The West Indies was clearly the superior side, what with the openers showing the way with a splendid century partnership. The manner in which Chris Gayle and Daren Ganga went about their job it was clear that the two were batting to a plan even though they ought to have taken greater advantage of the bowling. Their domination was not complete and it took some sensible batting from Carl Hooper and Shivnarine Chanderpaul to give the West Indies a total which was formidable under the circumstances.

Ganga, Gayle, Wavell Hinds, Hooper and Chanderpaul all made an impressive start to the series. It was not that the Zimbabweans had nothing to offer in this match. They learnt a few lessons and importantly, discovered a competent wicketkeeper in Taibu. His glovework was quite impressive and none in the Zimbabwean camp would have grudged this 18-year-old making his international debut. It was for the first match in nine years that Zimbabwe did not have Andy Flower keeping the wickets and Taibu stepped into the role very well.

Zimbabwe did not have the firepower in its batting to match the West Indians who were given a great start in bowling by Cameron Cuffy.

A big knock was what Zimababwe needed but there was none to guide the side. Even though Campbell and Grant Flower made an effort it was not enough to create a winning situation. The West Indians had sealed all the routes. Guy Whittall produced an innings which did entertain the packed house but it lacked the punch to knock the opposition out. The lower half of the Zimbabwean line-up could not have been faulted, for the failure lay with the top-order.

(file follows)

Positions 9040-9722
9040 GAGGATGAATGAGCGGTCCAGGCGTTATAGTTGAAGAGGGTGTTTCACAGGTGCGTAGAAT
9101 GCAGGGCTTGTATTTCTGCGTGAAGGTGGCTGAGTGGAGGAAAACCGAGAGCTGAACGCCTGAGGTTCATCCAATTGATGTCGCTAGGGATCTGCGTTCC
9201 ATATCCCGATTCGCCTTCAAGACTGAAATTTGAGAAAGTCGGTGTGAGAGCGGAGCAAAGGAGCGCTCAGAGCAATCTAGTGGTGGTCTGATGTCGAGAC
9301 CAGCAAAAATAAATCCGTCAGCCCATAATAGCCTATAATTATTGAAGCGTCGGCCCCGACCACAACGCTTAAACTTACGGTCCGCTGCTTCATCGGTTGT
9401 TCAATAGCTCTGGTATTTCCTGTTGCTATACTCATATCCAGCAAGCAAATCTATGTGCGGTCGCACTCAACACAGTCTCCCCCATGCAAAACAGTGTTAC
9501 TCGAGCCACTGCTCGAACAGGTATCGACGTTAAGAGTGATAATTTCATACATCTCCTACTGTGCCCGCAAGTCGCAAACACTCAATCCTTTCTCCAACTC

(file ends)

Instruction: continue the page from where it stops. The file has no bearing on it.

West Indies was a clear winner. It was a near-flawless performance with the sore note being struck in its fielding. Even the Zimbabweans made fielding errors but that was not the reason they lost. The West Indians played better cricket all the way.

The scores:

West Indies: D. Ganga st. Taibu b Murphy 66; C. Gayle c Friend b Murphy 53; W. Hinds (run out) 37; S. Chanderpaul c Friend by Blignaut 51; C. Hooper c G. Flower b Streak 29; M. Samuels (not out) 7; R. Jacobs (not out) 0; Extras (b-4, lb-3, nb-3, w-13) 23; Total (for five wkts. in 50 overs) 266.

Fall of wickets: 1-113, 2-168, 3-180, 4-242, 5-264.

Zimbabwe bowling: Blignaut 9-0-47-0, Streak 10-0-35-1, Friend 7-0-62-1, Nkala 4-0-34-0, Murphy 9-0-43-2, Grant Flower 10-0-38-0.

Zimbabwe: A. Campbell c (sub) Sarwan b Dillon 68; D. Ebrahim c Jacobs b King 11; S. Carlisle c Hooper b Dillon 17; G. Flower c Jacobs b Nagamootoo 29; A. Blignaut (run out) 25; G. Whittall c Hinds b Samuels 32; H. Streak b Samuels 16; M. Nkala c Jacobs b Dillon 0; T. Friend b Samuels 17; T. Taibu (not out) 1; B. Murphy (not out) 15; Extras (b-2, lb-4, nb-1, w-1) 8; Total (for nine wkts in 50 overs) 239.

Fall of wickets: 1-18, 2-44, 3-99, 4-137, 5-187, 6-188, 7-190, 8-221, 9-224.